A tapir looms in the distance

Adam Warski

30 Sep 2022.3 minutes read

A tapir looms in the distance webp image

The moment Java and JVM developers have long been waiting for came last week: Java 19 has been released. Among other changes (also significant!), the release includes a preview of VirtualThreads, which are part of project Loom.

We've been discussing Loom on this blog a couple of times already , but now we can play with the real thing in a stable release!

Loom recap

Just a very short recap: virtual threads allow starting thousands of threads in a cheap way. These threads are multiplexed into a much smaller number of platform threads. If you know green threads or fibers, it's the same idea, but implemented as part of the JVM.

As this is a JVM feature, we can immediately start using VirtualThreads in Scala. However, most Scala libraries use the "wrapper" (monadic) style, representing any side-effecting computations as a Future, Task or IO (depending on the library you are using). This allows getting the performance benefits of asynchronously running side effects, as well as provides a high-level concurrency API and additional compile-time guarantees.

The wrapper approach is opposed to Loom, which brings us back to the "direct" style of programming. Thanks to VirtualThreads, we keep the performance benefits, regaining useful stack traces and the ability to use regular control structures. But we also lose representing program fragments as values. I doubt there's an answer as to which approach is better (apart from "it depends"), but that's a topic for another debate.

All this boils down to the fact that we'll need to do some adjusting in the Scala ecosystem to integrate more seamlessly with Loom. Good news is both sttp client and tapir are ready!

sttp client

For sttp client, the case is really simple—just use one of the existing synchronous backends or the freshly introduced simple synchronous client:

import sttp.client3.{SimpleHttpClient, UriContext, basicRequest}

val client = SimpleHttpClient()
val response = client.send(

For tapir, we need to add synchronous interpreters. That's where tapir-loom comes in. The project defines two interpreters.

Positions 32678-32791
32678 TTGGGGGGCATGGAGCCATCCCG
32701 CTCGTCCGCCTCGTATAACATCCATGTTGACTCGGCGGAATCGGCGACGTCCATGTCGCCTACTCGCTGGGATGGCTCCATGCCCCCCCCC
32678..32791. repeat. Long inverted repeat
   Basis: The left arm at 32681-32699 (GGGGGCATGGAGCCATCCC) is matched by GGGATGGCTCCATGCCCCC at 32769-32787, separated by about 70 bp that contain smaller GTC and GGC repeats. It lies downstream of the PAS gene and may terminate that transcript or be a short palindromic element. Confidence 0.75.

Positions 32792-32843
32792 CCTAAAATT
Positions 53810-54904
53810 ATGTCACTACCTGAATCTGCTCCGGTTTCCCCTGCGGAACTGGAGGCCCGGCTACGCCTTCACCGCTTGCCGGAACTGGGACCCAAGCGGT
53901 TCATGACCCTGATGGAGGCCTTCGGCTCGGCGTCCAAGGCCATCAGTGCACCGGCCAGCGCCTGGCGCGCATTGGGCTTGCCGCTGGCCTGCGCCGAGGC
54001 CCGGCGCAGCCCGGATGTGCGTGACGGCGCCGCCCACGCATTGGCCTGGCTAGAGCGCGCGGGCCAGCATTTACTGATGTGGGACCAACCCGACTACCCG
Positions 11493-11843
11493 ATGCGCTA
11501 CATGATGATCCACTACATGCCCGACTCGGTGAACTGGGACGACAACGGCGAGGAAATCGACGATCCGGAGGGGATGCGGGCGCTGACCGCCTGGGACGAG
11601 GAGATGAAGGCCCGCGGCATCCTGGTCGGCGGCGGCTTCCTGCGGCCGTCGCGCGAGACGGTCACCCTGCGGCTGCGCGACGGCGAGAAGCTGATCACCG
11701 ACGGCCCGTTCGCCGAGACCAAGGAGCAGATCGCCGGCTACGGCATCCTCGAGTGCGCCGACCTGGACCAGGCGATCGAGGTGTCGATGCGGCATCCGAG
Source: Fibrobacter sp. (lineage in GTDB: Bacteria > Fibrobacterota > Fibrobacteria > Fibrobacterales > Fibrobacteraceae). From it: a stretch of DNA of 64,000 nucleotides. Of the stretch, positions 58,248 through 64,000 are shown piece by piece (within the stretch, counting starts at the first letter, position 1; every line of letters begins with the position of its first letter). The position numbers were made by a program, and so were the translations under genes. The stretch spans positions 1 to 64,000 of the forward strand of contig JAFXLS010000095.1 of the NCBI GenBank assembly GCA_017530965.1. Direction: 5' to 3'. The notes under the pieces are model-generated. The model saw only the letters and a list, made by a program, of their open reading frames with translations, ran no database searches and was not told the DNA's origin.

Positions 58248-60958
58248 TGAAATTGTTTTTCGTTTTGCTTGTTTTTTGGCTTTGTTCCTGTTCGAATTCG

tapir Netty interpreter

The first one is based on Netty and reuses a lot of the code of the Netty+Future and Netty+cats-effect-IO interpreters, but with an identity effect wrapper (type Id[X] = X). Netty itself uses platform threads to implement its event loop (no changes here), but the server logic for each endpoint is run on a dedicated virtual thread and hence can freely call blocking operations without any penalties. Here's a simple example of a Netty-based, synchronous, blocking-logic server:

import sttp.tapir._

object SleepDemo extends App {
  val e ="hello").out(stringBody)
    .serverLogicSuccess[Id] { _ =>
      "Hello, world!"

You can try putting some load on this app. Even in the presence of many concurrent requests, only a handful of platform threads will be used (mostly by Netty). The implementation of NettyIdServer is mostly convenience APIs to configure the server, but the most important part is submitting user-provided request-handling logic to an executor:

case class NettyIdServer[SA <: SocketAddress](
  routes: Vector[IdRoute], options: NettyIdServerOptions[SA]) {

  private val executor = Executors.newVirtualThreadPerTaskExecutor()


tapir Nima interpreter

The second interpreter is based on the Helidon Nima project that implements an HTTP server (and more) using virtual threads exclusively. You might say it's a Loom-native implementation. However, it's in an early stage of development (currently an alpha1 is available), so probably not yet ready for production usage.

That doesn't stop us from implementing a Nima interpreter, of course! There's a bit more work than in the Netty case as we need to write the Nima <-> tapir translation layer, but it still is pretty straightforward. This time, we don't need to create a virtual thread executor explicitly, everything is handled by Nima.

As a result of the interpretation, we get an io.helidon.nima.webserver.http.Handler, which we can use to build a web server:

import io.helidon.nima.webserver.WebServer
import sttp.tapir._

object SleepDemo extends App {
  val e ="hello").out(stringBody)
    .serverLogicSuccess[Id] { _ =>
      "hello, world!"
  val h = NimaServerInterpreter().toHandler(List(e))

Take a look for yourself—explore the tapir-loom code and let us know what you think!

Adopt a tapir

Although Loom interpreters are not yet an option, you can quickly bootstrap a tapir-based project using adopt tapir.

Have fun! :)

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